Apple weevil (Otiorhynchus cribricollis) management and monitoring in Pink Lady™ apple orchards of south-west Australia
Louise YatesA, Helen SpaffordA,C and Stewart LearmonthB
A School of Animal Biology, University of Western Australia, 35 Stirling Highway, Crawley, Western Australia 6009, Australia.
B Department of Agriculture and Food, South West Highway, Manjimup, Western Australia 6258, Australia.
C Corresponding author
The apple weevil, Otiorhynchus cribricollis Gyllenhal (Coleoptera: Curculionidae), is a pest in apple orchards in south-western Australia. We sought to evaluate the potential for an integrated pest management approach for apple weevils by assessing multiple control tactics and monitoring. Our two aims in this study were to (1) compare the relative effectiveness of insecticides and chickens for weevil management and (2) monitor weevil populations at five properties over a single growing season to evaluate the best time to monitor.
To assess insecticides and chickens as management tools, weevil numbers were monitored under three treatments: management with insecticides, free-range chickens and untreated control. The insecticide treatment resulted in fewer apple weevils than the untreated plots but numbers of weevils were lowest in the chicken treatment. Fruit weight and stem damage were also measured but were not significantly affected by the treatments.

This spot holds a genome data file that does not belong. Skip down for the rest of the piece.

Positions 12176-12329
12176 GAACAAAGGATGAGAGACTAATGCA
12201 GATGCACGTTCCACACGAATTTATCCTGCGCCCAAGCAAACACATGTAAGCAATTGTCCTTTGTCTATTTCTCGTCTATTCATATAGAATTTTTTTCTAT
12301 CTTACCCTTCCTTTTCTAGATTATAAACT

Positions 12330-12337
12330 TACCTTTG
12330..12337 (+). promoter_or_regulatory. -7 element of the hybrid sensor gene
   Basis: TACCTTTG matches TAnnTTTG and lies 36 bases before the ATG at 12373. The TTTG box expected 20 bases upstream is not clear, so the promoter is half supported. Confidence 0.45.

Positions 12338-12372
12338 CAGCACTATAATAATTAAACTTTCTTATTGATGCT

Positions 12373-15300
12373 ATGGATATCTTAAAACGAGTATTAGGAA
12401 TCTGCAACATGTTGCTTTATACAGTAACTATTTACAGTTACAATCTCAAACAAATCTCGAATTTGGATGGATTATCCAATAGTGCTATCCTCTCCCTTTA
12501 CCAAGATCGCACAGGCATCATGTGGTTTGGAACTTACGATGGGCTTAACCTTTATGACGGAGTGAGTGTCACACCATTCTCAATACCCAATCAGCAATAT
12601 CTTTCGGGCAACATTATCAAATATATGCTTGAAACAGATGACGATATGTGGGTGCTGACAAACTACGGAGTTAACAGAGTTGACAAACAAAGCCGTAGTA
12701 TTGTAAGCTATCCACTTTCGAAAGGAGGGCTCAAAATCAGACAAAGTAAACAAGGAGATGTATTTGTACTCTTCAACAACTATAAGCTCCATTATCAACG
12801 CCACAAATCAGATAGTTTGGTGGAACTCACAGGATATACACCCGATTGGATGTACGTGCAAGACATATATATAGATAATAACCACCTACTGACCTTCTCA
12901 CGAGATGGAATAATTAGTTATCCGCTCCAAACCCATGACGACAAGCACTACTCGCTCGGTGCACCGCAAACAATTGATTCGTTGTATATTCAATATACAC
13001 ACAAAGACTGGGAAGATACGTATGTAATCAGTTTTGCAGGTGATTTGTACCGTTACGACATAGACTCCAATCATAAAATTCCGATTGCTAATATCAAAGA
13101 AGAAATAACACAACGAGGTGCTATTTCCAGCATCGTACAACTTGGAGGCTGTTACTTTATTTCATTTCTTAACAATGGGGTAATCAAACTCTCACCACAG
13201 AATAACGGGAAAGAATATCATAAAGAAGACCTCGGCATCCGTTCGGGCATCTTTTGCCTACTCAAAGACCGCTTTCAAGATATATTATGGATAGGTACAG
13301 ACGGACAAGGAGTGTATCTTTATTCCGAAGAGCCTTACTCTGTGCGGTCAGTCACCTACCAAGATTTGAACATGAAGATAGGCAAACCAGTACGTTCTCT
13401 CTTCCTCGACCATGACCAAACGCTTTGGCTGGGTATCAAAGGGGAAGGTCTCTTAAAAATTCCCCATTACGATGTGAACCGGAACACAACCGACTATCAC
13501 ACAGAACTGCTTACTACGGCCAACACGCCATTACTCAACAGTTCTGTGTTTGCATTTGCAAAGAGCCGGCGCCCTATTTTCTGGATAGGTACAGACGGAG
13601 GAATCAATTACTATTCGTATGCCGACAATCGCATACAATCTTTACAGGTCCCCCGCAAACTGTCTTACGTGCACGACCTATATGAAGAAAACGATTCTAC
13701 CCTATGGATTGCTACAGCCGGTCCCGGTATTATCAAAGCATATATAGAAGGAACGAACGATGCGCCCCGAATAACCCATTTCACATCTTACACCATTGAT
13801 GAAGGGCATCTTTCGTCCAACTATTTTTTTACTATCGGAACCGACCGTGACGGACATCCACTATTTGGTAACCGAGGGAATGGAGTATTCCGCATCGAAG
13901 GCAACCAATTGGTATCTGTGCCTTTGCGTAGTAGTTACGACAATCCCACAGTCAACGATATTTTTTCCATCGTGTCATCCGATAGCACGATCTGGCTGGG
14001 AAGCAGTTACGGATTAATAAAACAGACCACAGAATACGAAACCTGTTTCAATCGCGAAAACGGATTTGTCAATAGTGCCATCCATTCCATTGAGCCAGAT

To evaluate the best time to monitor weevils, the number of weevils in apple orchards was evaluated at five properties from October 2004 to April 2005. Two aspects of the weevils’ lifecycle were measured: overall population fluctuations and the variability of numbers between the trunk and the canopy of the apple tree. The number of weevils was relatively low in late spring but rose in early summer. In early January weevil abundance declined and was followed by a small second population peak in February before the population declined to low levels by April. A greater number of weevils were observed in the monitoring bands placed on the trunk of the tree compared to bands placed in the canopy.
Keywords: insect pest, monitoring, biological control, Gallus domesticus, apple weevil, curculio beetle, Otiorhychus cribricollis.
Plant Protection Quarterly (2007) 22 (4) 155-159.